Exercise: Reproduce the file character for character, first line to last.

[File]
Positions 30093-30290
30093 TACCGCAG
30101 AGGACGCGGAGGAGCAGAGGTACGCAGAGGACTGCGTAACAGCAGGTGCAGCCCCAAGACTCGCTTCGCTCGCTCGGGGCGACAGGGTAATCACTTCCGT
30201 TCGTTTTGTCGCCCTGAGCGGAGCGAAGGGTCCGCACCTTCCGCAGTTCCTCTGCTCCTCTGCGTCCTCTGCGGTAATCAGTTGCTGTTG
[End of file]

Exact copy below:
Positions 30093-30290
30093 TACCGCAG
30101 AGGACGCGGAGGAGCAGAGGTACGCAGAGGACTGCGTAACAGCAGGTGCAGCCCCAAGACTCGCTTCGCTCGCTCGGGGCGACAGGGTAATCACTTCCGT
30201 TCGTTTTGTCGCCCTGAGCGGAGCGAAGGGTCCGCACCTTCCGCAGTTCCTCTGCTCCTCTGCGTCCTCTGCGGTAATCAGTTGCTGTTG